Intel Joins the 'Self Driving Car' Craze, Buys 15% of Digital Mapping Service HERE

Jan 05, 2017 02:32 PM EST | BC Tabotabo

Intel bought a 15% stake of digital mapping service HERE earlier this week. The chipmaker will be joining Audi, BMW, and Daimler in their quest for fully automated electric vehicles.

HERE. HERE provides a navigation app similar to Google Maps. It uses its data for relevant technology, including IoT (Internet of Things) services and automotive applications.

The transaction will officially close sometime during the first quarter of the year. Intel's Doug Davis, the head of its automated driving group, will then join HERE's Supervisory Board.

Jaguar Cars has incorporated the company's technology for their 2016 XF and XJ models. The company provided drive guidance for the sportscars' in-car infotainment systems. HERE MapCar has also been utilized by Volvo, Hyundai, Mazda, Mitsubishi, and 20 other car manufacturers. 

Nokia sold the company in 2015 to Audi, BMW, and Daimler for $3 billion. Most recently NavInfo, Tencent, and GIC jointly bought a 10% stake in the digital mapping service.

Intel + HERE. The Santa Clara corporation and HERE plan to develop navigation tech that can pinpoint a car's location within centimeters. This is necessary for precise positioning and safety for fully autonomous EVs.

HERE will provide the mapping service and the Santa Clara-based chip manufacturer will provide the chip. The chip manufacturer is known for making cutting edge computer chipsets. Its i7 series is the best in its class. Surely, the Santa Clara-based chip manufacturer has the engineering and know-how to develop electronic works of art. But will the chipmaker eventually develop its own self driving car? That has yet to be seen.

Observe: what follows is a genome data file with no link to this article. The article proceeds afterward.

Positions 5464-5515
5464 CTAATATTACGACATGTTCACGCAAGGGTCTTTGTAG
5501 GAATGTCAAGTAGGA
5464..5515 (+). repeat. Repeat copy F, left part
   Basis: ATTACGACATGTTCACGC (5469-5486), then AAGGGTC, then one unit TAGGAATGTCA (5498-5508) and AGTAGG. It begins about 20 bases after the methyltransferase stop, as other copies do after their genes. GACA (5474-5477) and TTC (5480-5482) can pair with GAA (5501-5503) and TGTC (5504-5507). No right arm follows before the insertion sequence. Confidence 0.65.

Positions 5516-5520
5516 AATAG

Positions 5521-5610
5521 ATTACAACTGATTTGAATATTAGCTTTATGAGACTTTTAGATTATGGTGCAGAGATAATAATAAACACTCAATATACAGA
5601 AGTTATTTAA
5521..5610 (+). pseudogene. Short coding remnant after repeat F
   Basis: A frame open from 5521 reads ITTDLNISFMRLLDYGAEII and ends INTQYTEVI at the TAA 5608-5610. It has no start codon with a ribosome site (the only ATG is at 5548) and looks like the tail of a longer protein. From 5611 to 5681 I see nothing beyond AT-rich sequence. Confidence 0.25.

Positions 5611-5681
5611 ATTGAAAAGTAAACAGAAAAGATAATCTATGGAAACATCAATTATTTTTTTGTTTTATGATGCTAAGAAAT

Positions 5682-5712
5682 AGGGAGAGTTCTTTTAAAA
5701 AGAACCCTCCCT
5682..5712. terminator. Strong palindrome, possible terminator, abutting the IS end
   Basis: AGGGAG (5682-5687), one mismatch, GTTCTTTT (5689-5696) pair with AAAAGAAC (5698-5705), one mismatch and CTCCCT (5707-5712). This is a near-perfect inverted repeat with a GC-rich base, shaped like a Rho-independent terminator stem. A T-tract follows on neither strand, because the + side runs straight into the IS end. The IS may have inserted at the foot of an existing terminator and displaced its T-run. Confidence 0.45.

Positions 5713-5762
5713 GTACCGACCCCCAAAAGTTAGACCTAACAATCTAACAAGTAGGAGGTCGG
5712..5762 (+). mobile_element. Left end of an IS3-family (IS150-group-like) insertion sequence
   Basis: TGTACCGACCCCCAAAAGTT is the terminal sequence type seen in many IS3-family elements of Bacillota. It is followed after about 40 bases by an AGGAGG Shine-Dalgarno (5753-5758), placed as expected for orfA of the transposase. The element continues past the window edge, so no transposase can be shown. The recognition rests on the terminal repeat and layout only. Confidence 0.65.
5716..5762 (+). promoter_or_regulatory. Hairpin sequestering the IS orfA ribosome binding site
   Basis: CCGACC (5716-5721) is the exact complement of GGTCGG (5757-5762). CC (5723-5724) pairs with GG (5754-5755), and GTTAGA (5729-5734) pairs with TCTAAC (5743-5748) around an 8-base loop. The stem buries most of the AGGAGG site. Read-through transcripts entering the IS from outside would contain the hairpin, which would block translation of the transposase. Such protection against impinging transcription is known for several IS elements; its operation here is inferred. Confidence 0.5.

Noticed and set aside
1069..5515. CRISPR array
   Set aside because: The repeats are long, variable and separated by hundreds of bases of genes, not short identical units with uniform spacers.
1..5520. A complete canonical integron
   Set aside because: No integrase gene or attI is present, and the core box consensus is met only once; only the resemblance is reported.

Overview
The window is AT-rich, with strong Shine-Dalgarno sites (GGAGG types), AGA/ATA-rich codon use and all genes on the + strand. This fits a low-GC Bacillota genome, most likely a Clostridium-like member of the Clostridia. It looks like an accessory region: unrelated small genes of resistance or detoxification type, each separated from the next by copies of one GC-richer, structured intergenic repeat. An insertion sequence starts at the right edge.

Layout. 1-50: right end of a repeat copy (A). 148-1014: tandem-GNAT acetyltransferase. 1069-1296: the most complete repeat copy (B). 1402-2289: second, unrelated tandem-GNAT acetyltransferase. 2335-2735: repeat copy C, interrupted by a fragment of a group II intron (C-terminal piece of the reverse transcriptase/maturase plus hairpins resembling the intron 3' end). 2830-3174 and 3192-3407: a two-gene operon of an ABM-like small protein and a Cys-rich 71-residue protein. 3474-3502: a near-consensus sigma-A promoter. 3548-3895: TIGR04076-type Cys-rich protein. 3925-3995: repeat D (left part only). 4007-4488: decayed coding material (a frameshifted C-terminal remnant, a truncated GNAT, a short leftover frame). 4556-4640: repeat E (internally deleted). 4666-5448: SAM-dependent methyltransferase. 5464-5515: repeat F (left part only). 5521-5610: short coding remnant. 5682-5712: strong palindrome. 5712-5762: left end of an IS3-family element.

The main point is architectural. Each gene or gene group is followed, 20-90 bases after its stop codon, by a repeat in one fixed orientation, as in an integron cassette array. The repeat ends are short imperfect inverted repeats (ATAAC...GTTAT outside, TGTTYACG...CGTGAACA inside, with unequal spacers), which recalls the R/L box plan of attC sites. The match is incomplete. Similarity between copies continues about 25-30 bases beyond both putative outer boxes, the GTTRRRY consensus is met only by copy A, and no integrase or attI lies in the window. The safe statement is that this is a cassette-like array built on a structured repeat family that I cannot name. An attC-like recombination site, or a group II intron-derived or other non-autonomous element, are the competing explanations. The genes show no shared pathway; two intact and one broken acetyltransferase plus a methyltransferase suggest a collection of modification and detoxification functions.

What About Tesla? Tesla has been celebrated as one of the leading EV car manufacturers. Its Model S is the first premium electric sedan in the world. Most recently, the Silicon Valley company has been hard at work with designing fully automated self-driving electric vehicles.

The automaker has already announced that it will be able to make its fully automated self-driving electric vehicle by 2018. Mobileye has recently criticized Tesla for sacrificing safety in order to get ahead of the race.

2017 marks the official start of the fully automated self-driving EV race. The main contenders are Tesla, Uber, Google Waymo, Lucid Motors, and Toyota. Audi, BMW, Daimler, and Intel have now joined the frontrunners. Who will win the race?

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